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Breaking Down West Virginia's Scheme And Talking 'Bout Play-Calling

We need more pictures of Shannon Dawson. In the meantime, below is Greenwell's breaking down West Virginia's offense, and I present several sources that minimize Dawson's lack of official play-calling duties.

Charles LeClaire-USA TODAY Sport

We're going to try something a little different. Greenwell expertly breaks down West Virginia's scheme as only he can in the first half of this post. The section below that is my take on the continued "does Dawson call his own plays" argument that's bouncing around the interwebs. I think that particular topic goes naturally with a breakdown of West Virginia's scheme and tendencies. Enjoy.

Chalk Talk

An offensive coordinator is responsible for building the offense, for running the offense, for trouble-shooting the offense, and finally repairing the offense when parts break down. The really good ones excel in all of these areas. Shannon Dawson appears to have all the qualities needed to become an excellent offensive coordinator.

To build an offense the coordinator needs a plan as to how he wants to move the football. It is the ability to move the football that scores points. There must be a cohesive structure of run plays and pass plays which fit together and can be manipulated by the coordinator. Without proper balance among the triangles, the offense is doomed to fail. It will be unable to support itself.


To predict what Shannon Dawson's offense will look like I am going to divide the run triangle into inside runs and outside runs. This will further be divided into gap based runs and zone runs.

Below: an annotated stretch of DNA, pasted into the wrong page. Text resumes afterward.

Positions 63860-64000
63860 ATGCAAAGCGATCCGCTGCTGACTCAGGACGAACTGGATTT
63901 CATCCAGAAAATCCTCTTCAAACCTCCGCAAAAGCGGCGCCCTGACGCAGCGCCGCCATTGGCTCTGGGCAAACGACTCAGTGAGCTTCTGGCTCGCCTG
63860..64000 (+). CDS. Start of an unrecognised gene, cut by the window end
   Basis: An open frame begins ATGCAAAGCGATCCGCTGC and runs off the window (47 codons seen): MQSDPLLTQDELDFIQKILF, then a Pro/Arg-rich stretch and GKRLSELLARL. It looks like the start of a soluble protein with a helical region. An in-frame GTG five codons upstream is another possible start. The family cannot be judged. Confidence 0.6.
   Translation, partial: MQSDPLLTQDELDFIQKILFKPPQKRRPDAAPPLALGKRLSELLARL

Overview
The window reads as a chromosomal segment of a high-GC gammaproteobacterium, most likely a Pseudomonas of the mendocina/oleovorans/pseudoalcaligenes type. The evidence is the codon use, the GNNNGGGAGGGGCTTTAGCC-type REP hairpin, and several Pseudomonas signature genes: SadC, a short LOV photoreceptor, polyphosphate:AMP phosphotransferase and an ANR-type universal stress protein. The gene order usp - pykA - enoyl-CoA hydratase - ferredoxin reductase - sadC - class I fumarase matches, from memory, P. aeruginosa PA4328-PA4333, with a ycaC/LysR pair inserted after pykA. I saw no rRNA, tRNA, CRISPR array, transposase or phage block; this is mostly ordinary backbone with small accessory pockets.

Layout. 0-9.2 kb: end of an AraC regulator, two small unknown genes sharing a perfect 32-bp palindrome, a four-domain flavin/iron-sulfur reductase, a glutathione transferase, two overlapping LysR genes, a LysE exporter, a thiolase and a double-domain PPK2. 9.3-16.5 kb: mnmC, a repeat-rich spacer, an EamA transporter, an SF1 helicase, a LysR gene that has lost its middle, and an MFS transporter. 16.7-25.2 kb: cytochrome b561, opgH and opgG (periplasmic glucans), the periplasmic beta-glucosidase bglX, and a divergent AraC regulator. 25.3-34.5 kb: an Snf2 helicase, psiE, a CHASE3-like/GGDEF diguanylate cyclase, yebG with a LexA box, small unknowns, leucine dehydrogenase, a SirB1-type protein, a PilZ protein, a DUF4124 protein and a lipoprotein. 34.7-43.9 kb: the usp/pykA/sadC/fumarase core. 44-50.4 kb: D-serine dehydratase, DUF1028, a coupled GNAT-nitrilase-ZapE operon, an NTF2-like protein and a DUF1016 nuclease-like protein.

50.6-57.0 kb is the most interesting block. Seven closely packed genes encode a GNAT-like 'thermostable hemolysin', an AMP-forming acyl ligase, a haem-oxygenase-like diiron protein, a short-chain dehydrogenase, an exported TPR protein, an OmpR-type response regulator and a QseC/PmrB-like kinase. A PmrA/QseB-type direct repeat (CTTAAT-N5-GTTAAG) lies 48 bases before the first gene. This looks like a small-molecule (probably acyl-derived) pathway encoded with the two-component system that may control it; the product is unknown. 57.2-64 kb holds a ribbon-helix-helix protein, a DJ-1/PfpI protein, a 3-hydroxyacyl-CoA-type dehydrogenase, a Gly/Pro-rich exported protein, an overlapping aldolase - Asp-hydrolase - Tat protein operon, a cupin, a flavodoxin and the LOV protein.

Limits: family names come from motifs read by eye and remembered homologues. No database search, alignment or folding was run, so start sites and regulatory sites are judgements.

The Running Game

Gap schemes will have the front-side blockers blocking back one "gap" while a backside lineman will pull to the front-side, and kick out a defender or lead into the hole for the ball carrier to follow. The Inside trap is an example of such a scheme. Under Neal Brown, UK carried this play in their toolbox. Below are some cut up examples of UK running the scheme.

Here is an example of West Virginia running this scheme.


Notice the play-side guard and the center will block back one gap. The backside guard will pull around and lead into the gap created by the down blocks. The ball carrier will follow and read the block of the pulling lineman. Kentucky has the personnel at the guard and center position to become very proficient at running this scheme. This also can be run with or without a tight end. It can be run from nearly any formation including the "I"


Another way I would expect Dawson to build into his inside run plays is the inside zone. In zone schemes, covered and uncovered lineman work together to get movement on a defensive lineman while working up to the nearest linebacker. They will step play-side to do so. Inside zone will typically have the guard and center working as a combination. UK and Neal Brown never became real effective at their inside zone running. WVU beginning with Alabama was very productive with their inside zone play.


Inside zone takes a running back with the ability to read the cut very quickly, and very decisively. The scheme is designed to make the filling linebacker wrong.


UK and Neal Brown attacked the outside with either jet sweeps or with the outzide zone. Outside zone has each down lineman reaching a gap to the playside and secure either a down lineman or a second level player. The ball carrier will press the stretching defenders and slice into and unoccupied lane. Outside zone was a big part of WVU offense. This can be run from nearly every formation and it becomes the basis of a wicked play action game.




The Passing Game

A passing staple of West Virginia, and one I would expect Shannon Dawson to bring with him to UK, is the three level concept:


This passing concept puts intense pressure on the safeties to maintain leverage on the in breaking receivers. With the shallow coming from the opposite there is a natural progression taking place in front of the quarterback. This was routinely run with a tight end as well.